Postby CAP » Wed Oct 16, 2013 11:50 pm

A story about Formula One racing drivers from the 70s initially didn’t sound all that enticing. It would of course be another guy’s movie and I’d just seen Gravity. I changed my mind after seeing an interview with Daniel Brühl, one of the stars. He plays Austrian driver, Niki Lauda and described how he spent time with the man and in Austria generally, trying to get the accent right, with the right amount of bluntness and arrogance – which he considered an Austrian trait. This coming from a German! I smirked my Eric Von Stroheim sardonic smirk.

Anyway the story is build around the rivalry between Lauda and British driver James Hunt as they rise to Formula One ranking in the 70s and drive for rival teams – Lauda for Ferrari, Hunt for McLaren. Strictly speaking the story ought to sink under a deluge of technical detail as both teams push the engineering limits under racing regulations, at different points gain slight advantages. But the story wisely concentrates on the contrasting temperaments and fortunes of the two drivers. Lauda, small, dark and unlovable, dogged and calculating, Hunt, tall, blonde and handsome babe magnet, debonair and dashing, given to revelry and corner cutting (often literally).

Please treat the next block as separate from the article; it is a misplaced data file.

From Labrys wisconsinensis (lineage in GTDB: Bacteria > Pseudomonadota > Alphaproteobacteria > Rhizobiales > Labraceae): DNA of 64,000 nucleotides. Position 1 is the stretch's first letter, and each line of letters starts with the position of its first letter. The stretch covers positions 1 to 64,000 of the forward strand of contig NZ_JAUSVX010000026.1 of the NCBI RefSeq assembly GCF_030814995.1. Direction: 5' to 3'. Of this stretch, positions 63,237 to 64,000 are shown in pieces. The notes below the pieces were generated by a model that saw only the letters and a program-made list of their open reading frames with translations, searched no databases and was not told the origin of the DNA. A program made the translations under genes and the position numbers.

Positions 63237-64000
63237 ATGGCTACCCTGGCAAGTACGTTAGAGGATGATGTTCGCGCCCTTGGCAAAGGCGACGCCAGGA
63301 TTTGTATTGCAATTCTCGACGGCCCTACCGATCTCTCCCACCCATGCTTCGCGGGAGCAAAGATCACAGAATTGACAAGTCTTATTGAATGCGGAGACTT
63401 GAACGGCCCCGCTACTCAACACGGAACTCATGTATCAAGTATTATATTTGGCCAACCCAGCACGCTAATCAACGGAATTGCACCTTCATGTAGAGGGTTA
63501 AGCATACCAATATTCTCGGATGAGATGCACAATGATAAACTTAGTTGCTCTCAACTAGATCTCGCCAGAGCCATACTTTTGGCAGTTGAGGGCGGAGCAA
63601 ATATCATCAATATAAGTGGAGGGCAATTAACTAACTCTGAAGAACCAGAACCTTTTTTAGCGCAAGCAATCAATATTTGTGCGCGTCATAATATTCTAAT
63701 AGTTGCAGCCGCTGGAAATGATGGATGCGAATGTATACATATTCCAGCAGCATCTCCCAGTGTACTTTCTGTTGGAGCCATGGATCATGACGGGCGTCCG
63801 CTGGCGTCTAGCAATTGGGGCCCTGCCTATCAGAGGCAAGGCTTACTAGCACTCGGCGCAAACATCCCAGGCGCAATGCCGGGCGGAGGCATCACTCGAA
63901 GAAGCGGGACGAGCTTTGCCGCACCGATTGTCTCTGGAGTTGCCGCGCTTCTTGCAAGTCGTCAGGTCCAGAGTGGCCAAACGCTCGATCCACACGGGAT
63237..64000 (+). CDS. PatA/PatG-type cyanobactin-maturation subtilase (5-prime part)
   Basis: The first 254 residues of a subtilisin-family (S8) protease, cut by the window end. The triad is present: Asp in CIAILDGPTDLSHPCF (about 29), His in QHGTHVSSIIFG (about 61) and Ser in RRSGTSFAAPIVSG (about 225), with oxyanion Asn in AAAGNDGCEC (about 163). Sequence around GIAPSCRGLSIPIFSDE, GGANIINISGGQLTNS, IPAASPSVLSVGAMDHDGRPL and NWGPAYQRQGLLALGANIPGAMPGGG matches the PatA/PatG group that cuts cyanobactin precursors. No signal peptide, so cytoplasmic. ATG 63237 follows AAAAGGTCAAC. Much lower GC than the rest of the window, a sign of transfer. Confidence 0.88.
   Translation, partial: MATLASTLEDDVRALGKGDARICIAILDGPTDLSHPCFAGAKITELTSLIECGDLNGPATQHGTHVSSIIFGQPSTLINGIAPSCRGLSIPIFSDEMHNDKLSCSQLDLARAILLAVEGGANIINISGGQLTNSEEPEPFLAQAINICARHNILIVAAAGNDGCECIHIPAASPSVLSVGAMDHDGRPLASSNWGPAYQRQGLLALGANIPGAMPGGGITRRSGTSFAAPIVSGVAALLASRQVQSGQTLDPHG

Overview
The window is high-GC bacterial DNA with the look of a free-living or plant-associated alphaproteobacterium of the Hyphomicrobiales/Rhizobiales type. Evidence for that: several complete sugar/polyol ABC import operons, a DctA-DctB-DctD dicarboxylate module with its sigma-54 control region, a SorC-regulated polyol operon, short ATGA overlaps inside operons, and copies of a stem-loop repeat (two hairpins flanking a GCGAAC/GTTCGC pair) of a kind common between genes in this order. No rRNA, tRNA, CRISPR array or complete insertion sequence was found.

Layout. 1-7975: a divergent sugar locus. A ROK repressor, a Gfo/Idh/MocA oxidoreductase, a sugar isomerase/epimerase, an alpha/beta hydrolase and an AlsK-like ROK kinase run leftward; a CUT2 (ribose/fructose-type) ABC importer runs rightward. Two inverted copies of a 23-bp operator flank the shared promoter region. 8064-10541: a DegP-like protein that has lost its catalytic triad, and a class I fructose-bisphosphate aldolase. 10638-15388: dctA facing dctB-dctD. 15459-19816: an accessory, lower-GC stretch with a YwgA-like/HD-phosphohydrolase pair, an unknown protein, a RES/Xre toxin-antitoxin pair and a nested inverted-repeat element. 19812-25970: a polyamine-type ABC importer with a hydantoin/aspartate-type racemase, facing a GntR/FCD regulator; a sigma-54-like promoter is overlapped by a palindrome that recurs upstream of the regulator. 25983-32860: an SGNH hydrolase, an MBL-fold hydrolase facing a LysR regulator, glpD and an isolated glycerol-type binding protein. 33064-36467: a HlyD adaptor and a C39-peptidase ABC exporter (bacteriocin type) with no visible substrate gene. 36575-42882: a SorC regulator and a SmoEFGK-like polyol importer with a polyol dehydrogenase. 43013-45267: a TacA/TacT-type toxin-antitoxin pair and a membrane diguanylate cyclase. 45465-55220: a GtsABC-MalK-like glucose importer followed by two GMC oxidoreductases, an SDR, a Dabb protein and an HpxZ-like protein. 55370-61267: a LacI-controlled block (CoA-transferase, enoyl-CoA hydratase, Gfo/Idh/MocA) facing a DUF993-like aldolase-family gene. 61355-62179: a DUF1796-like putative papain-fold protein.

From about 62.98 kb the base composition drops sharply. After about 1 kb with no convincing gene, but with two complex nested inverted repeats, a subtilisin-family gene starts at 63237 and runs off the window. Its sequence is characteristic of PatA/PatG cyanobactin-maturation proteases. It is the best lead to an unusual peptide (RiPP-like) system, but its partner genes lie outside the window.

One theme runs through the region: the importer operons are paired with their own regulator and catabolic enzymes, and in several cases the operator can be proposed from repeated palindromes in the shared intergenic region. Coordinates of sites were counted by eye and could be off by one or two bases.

One gambles, the other invests wisely, as they say.

In real life they weren’t quite the bitter rivals the film suggests for much of its course, in fact at one stage shared a flat. But amazingly, all the other elements to the story are pretty much there, in the facts. And Brühl does a fantastic job of impersonating Niki – the wavy hair and uncool haircut, the buck teeth, the finger pointing and bluff manner. I’m old enough to remember. Brühl deserves an award. I’ve seen him in various German things, the best of which was Ein Freund von mir (2006) where he also gets to do some high-speed driving, albeit in saloon cars. He’s now my favourite German actor.

Australian Chris Hemsworth plays Hunt and looks more like Brad Pitt in one of his berserker roles –although full size - but it’s a tricky one. Maybe it’s the hair. I didn’t think the voice was quite there either – not so much the accent as the mellifluous condescending purr. Anyone who remembers Hunt from his BBC commentary days will know what I mean. Not that the film stands or falls on mere impersonations. In other respects the story perfectly captures Hunt’s bravado and vanity, his generosity and impetuosity. The scene where he takes aside a reporter who has just tactlessly grilled the horribly injured Lauda about his marriage, and beats the shit out of the hack rings true. Although I could find no record of it actually happening. But it’s exactly the kind of thing Hunt would do. He could be gallant publicly or privately. What he couldn’t be is consistent.